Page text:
Now I need to get a little spoilery, so feel free to skip to the Cons.

Flinging It shows a surprisingly nuanced take on cheating. Frazer and Cora know that what they’re doing is wrong, and the author never gives them a pass for their behaviour. Instead, she shows that their situation is very messy and complicated, to the point that I questioned whether they would even remain friends, despite knowing that it’s a romance novel and, therefore, has a happy ending.

More than any of those, I loved how Benson handles Cora’s bisexual awakening, avoiding the more negative tropes sometimes seen in lesfic. She doesn’t cheat because bisexual people are fickle and she doesn’t leave her husband because men are evil or she’s unconsciously been a lesbian all along. She slowly figures it out and the moment when she truly understands she’s bisexual is realistic and gratifying to see.

The Cons

Some readers won’t be able to get past the cheating premise. I would urge you to try it anyway because it’s such a good, beautiful book that it’s well worth the read.

taras favourite lesbian booksThe Conclusion

Get this book. Get it today, read it and then come talk to me about it because I need to gush with someone.

Excerpt from Flinging It by G Benson

Slightly stumbling steps took her out of the taxi, and she clung to the open door, sifting through her bag with one hand to find some cash. It didn’t really surprise her when Frazer appeared on the other side of the door.

“I’ll walk you up.”

“That’s really not necessary.” Cora stood up straight and turned, her feet catching on the curb. She recovered nicely but looked up to see Frazer staring at her, one eyebrow raised. With a sigh, Cora gave in. “Fine. Walk with me if you must.”

As close as a shadow, Frazer walked behind her, and Cora didn’t entirely manage to hide her groan at the sight of her own porch steps. Crickets that were chirping loudly fell silent as she all but stomped up the stairs. Her intention had been to go quietly, not wanting to wake up Alec, but she found, with a touch of vindictiveness, that she hoped he did wake up. If she had to suffer a hangover at work the next day, he could be sleep deprived. Successfully, she scaled the stairs and turned in front of the door, hands on her hips like a triumphant superhero.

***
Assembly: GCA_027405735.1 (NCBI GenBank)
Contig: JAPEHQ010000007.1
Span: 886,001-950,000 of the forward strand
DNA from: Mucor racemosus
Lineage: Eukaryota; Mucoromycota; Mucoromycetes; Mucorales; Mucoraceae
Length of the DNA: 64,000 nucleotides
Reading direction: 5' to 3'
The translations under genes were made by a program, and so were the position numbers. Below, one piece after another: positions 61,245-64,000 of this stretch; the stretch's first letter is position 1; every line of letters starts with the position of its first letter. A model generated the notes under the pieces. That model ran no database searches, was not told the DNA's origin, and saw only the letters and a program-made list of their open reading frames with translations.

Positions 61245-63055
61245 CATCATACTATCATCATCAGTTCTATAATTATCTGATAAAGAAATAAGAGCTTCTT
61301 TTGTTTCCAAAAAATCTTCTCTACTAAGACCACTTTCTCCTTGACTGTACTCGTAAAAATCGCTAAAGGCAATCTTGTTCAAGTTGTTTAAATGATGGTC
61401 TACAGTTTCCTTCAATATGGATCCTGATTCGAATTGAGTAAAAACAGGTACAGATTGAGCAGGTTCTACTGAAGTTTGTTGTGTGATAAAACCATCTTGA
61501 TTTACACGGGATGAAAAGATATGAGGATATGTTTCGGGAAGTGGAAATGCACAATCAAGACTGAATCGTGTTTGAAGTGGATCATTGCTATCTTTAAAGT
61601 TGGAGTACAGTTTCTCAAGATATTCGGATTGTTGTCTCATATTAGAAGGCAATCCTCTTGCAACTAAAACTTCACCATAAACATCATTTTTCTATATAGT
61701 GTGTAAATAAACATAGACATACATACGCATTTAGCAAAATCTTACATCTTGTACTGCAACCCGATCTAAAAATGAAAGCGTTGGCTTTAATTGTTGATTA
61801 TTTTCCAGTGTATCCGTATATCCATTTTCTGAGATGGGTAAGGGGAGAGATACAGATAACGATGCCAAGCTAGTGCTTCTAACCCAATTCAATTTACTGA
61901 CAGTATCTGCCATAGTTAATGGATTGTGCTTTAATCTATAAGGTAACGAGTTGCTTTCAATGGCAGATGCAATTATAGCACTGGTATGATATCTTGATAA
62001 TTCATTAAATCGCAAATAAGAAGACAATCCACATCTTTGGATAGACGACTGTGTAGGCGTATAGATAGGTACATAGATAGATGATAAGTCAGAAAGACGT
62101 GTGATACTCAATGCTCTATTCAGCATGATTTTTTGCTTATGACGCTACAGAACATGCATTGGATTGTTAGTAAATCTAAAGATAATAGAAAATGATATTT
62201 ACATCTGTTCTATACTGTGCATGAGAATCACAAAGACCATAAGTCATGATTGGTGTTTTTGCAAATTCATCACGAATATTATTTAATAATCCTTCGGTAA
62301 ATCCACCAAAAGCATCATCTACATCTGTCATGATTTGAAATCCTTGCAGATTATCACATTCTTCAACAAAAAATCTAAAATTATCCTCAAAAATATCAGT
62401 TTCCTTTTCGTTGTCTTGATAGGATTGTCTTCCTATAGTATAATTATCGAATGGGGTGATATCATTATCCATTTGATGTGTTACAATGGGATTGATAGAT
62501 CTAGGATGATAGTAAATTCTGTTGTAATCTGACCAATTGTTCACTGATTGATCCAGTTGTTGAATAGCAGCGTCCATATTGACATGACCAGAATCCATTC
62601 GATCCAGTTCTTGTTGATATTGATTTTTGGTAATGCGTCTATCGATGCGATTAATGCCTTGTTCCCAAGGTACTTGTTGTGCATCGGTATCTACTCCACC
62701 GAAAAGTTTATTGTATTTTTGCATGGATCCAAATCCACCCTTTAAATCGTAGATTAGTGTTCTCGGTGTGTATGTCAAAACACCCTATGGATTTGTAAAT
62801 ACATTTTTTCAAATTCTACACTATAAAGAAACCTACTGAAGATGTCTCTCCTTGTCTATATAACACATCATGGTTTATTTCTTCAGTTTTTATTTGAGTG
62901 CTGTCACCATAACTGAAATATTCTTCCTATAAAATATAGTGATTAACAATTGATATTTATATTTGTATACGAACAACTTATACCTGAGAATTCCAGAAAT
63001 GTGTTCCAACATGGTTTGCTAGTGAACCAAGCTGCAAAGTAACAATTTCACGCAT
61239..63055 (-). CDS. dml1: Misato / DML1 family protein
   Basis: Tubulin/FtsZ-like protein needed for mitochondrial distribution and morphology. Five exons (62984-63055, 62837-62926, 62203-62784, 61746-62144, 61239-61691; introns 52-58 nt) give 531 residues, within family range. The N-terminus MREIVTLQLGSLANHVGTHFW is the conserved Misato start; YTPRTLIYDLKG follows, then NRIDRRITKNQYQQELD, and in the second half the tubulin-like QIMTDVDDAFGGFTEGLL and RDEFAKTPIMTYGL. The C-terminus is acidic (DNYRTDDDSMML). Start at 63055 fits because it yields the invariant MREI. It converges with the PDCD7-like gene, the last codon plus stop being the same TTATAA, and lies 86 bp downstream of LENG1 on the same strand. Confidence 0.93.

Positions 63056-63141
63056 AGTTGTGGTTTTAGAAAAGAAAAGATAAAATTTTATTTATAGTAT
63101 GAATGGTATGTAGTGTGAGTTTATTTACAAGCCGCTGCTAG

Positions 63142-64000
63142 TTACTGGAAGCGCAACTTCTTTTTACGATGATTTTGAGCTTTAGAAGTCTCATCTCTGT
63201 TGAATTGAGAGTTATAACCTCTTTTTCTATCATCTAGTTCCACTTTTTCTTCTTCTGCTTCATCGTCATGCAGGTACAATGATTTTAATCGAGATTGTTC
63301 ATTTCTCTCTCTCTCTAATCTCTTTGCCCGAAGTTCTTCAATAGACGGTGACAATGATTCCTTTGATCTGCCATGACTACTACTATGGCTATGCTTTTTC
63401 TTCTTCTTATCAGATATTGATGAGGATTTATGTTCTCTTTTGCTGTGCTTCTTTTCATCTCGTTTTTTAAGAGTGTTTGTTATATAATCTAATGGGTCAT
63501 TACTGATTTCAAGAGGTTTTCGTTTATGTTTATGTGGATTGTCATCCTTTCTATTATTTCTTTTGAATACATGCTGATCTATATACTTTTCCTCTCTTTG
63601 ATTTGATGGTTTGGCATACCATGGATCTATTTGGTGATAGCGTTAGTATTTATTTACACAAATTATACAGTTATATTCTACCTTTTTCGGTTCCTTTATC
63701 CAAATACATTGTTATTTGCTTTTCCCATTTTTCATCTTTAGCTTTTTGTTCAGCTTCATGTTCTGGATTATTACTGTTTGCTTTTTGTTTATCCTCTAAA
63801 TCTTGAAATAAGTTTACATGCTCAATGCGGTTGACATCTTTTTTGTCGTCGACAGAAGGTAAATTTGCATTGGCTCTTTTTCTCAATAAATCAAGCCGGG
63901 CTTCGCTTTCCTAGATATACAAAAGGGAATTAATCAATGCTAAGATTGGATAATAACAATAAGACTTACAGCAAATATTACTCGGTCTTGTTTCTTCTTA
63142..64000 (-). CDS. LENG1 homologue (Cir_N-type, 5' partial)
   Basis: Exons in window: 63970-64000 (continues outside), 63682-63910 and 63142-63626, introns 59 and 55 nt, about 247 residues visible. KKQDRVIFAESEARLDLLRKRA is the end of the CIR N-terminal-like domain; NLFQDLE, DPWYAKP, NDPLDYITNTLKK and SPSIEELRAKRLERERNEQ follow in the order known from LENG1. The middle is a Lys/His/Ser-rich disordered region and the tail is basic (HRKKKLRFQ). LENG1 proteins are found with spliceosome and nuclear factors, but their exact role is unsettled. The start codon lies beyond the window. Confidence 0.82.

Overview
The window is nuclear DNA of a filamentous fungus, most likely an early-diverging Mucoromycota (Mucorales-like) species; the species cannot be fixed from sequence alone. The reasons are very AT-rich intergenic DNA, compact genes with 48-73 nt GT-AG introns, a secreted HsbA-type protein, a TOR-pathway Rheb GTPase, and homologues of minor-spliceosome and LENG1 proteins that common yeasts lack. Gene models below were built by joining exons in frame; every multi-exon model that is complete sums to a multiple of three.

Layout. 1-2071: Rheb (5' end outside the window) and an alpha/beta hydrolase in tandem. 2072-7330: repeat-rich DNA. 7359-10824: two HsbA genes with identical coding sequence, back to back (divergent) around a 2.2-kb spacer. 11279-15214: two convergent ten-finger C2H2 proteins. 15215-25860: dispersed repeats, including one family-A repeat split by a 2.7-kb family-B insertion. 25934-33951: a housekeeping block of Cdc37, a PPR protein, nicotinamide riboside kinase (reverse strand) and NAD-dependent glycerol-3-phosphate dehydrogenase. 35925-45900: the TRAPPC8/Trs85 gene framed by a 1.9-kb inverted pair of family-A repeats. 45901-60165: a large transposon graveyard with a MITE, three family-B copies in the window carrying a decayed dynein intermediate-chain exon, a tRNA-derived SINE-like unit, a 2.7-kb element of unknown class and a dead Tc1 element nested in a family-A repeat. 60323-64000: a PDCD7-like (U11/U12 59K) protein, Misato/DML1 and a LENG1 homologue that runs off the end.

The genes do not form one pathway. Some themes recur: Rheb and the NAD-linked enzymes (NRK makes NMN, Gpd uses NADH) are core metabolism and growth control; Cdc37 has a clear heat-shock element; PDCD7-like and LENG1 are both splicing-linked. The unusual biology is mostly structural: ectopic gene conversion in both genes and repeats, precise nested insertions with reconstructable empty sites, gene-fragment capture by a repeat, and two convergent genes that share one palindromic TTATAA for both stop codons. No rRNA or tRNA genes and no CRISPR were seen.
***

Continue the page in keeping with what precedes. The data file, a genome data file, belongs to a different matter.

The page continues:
“See? I was fine.”

“You tripped four times.”

“But did I fall, Frazer?”

Teeth flashed white in the gloom as Frazer chuckled. “True.” She held her hands up in peace, swaying a little. “You are victorious.”

“I always am.”

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Bits and Bobs

  • ISBN number: 9783955336820
  • Publisher: Ylva Publishing

G Benson Online 

Note: I received a free review copy of Flinging It by G Benson. No money was exchanged for this review. I will always review books as honestly as possible and on occasion I refuse to review books.

Flinging It Book Cover Flinging It
G Benson
Fiction
Ylva Verlag E.Kfr.
August 3, 2016
394

Frazer, head midwife at a hospital in Perth, Australia, is trying to make her corner of the world a little better by starting up a programme for at-risk parents. Not everyone is excited about her ideas. Surrounded by red tape, she finally has to team up with Cora, a social worker who is married to Frazer's boss. Cora is starting to think her marriage is beyond saving, even if she wants to. Feeling smothered by a domineering spouse, she grabs hold of the programme and the distraction Frazer offers with both hands. Soon the two women get a little too close and find themselves in a situation they never dreamed themselves capable of: an affair. As the two fall deeper, both are torn between their taboo romance and their morals. But walking away from each other may not be as simple as they thought.

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Reviewer at The Lesbian Review
Tara Scott lives in Calgary, Canada with her family. If you don't find her with her Kindle in her hand, she's probably busy talking about what she's currently reading.

Tara Scott

Tara Scott lives in Calgary, Canada with her family. If you don't find her with her Kindle in her hand, she's probably busy talking about what she's currently reading.